Saturday workshop targets fiscal health of Ramona school district

School officials interview potential bond consultants

By Maureen Robertson

What a difference a year makes, Ramona Unified School District Assistant Superintendent David Ostermann said at the start of his report on the governor’s budget proposal for 2014-15.

“Fourteen months ago I was standing here and we were talking about Proposition 30 and what would happen to schools if it did not pass, the devastating cuts that we could be facing,” Ostermann said.

Voters in November 2012 approved Proposition 30, the temporary sales and income tax increase, “and now the governor is proposing the biggest increase to school funding since 2000-01,” Ostermann told trustees at their Jan. 16 meeting.

Despite that, Ramona Unified School District faces a projected deficit of $7.2 million in two years, he said.

The school board has scheduled a community workshop for Saturday, Jan. 25, to discuss a long-term fiscal plan for the district. A bond measure in November 2014 will be among topics.

Superintendent Robert Graeff discusses the school district’s community workshop set for Saturday. At left is Dawn Perfect, school board president. Sentinel photo/Maureen Robertson

The workshop will be from 9 to 10:30 a.m. in the performing arts center at Olive Peirce Middle School, 1521 Hanson Lane. It will start with a brief presentation from the district and will be followed with public comments, questions and suggestions.

While the formal part of the workshop will be 90 minutes, “I don’t think we’re going to be running for the door after 90 minutes,” school board president Dawn Perfect said, responding to a question at the board’s Jan. 16 meeting. As occurred after the board’s first community workshop in August, some people had to leave right away and others stayed and talked, she said.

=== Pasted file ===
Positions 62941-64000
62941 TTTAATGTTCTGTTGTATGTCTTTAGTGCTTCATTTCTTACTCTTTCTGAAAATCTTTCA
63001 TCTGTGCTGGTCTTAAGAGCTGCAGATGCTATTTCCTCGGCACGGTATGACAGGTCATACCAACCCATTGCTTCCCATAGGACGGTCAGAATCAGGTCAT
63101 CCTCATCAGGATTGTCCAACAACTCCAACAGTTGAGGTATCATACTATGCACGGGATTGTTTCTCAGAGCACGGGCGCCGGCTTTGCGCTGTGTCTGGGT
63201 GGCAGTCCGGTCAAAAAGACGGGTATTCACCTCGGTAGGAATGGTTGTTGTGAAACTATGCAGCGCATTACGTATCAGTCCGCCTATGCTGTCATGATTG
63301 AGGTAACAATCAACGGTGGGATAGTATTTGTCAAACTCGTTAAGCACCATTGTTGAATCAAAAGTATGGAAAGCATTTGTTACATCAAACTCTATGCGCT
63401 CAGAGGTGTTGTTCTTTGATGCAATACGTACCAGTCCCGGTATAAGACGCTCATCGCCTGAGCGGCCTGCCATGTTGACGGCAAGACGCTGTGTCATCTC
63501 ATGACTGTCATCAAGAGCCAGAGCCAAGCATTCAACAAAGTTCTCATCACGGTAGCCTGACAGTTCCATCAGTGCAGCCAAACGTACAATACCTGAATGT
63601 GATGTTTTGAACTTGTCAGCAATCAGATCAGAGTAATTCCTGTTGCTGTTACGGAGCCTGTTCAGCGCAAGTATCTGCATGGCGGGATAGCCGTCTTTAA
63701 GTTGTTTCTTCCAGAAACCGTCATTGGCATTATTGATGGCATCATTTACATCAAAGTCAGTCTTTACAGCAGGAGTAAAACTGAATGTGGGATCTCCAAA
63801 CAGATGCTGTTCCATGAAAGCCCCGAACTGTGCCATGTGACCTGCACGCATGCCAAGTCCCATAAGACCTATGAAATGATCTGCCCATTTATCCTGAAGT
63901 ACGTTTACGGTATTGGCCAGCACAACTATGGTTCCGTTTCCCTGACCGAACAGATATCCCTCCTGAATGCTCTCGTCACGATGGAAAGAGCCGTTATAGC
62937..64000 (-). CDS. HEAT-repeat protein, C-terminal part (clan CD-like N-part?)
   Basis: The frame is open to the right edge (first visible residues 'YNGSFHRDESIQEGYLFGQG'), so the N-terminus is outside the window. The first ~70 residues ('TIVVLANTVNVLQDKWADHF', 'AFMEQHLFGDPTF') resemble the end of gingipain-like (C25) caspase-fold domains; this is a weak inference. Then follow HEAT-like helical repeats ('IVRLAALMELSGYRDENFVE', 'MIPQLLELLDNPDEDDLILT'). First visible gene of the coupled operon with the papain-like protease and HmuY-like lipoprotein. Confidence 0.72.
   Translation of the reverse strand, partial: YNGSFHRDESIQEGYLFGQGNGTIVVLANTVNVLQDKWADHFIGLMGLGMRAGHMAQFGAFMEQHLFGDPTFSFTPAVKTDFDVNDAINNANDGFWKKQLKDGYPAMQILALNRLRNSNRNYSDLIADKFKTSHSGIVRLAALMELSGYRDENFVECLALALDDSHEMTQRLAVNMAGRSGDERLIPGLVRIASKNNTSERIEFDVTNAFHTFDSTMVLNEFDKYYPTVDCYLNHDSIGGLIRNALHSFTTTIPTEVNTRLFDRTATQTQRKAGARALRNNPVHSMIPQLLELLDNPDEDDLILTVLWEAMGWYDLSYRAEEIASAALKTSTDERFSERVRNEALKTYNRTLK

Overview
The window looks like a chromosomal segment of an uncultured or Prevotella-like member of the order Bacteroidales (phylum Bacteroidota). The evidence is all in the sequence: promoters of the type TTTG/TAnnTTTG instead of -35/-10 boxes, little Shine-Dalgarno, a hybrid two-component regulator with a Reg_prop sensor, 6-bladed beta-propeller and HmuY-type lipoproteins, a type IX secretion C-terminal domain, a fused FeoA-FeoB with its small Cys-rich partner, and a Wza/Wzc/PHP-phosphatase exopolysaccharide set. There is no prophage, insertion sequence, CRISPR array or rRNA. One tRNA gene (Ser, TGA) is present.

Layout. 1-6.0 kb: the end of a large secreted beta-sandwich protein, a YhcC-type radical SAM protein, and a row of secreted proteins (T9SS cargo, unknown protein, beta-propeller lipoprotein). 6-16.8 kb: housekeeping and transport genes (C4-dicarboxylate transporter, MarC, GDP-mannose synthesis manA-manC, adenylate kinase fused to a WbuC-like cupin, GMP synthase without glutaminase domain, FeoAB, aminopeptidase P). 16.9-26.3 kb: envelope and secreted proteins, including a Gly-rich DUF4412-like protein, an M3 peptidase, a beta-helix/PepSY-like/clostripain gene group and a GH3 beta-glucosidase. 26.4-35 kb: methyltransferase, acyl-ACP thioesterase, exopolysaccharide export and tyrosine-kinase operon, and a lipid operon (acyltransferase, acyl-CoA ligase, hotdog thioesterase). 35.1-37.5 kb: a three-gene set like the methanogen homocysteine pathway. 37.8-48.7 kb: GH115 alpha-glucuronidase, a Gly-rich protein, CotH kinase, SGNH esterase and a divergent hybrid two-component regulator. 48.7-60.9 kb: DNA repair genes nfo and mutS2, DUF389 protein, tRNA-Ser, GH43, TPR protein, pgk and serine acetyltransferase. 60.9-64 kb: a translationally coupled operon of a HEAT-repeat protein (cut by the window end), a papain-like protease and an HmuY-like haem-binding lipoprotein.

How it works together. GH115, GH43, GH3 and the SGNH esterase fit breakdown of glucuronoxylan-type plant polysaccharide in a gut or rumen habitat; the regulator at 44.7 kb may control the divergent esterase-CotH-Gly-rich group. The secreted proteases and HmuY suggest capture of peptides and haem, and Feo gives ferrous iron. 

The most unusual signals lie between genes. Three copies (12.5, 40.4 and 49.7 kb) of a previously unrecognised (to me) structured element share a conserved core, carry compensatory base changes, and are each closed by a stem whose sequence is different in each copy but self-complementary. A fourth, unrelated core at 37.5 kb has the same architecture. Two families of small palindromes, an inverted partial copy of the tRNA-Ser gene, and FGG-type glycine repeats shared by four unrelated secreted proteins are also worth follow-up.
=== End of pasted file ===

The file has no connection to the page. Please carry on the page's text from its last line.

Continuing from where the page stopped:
“By having 90 minutes of formal time, then it leaves it open for some less formal conversations to take place,” she said.

Perfect called the workshop “a huge opportunity for community members to help us develop whatever that plan will be moving forward, and there is some urgency involved if we’re considering some of the solutions, like a potential bond.”

Trustees have made the district’s long-term fiscal health a key priority. While a bond may be part of the solution, “there’s many parts of that package, so we’ve been simultaneously working on several pieces, which we intend to lay out completely before the community” at the workshop, Superintendent Robert Graeff, Ed.D., said.

A panel of school officials has been interviewing bond consultants, said Graeff, who received permission from trustees to bring a

Trustees Kim Lasley and John Rajcic listen as Assistant Superintendent David Ostermann presents his report on the governor’s proposed budget. Sentinel photo/Maureen Robertson

recommended consultant to their Feb. 13 meeting. A bond consultant would work with a team that would include a strategist, financial adviser, attorney and bond underwriter, said Graeff.

“We’d certainly want to survey the community and see what the community thinks — informally and extremely formally and scientifically,” said Graeff.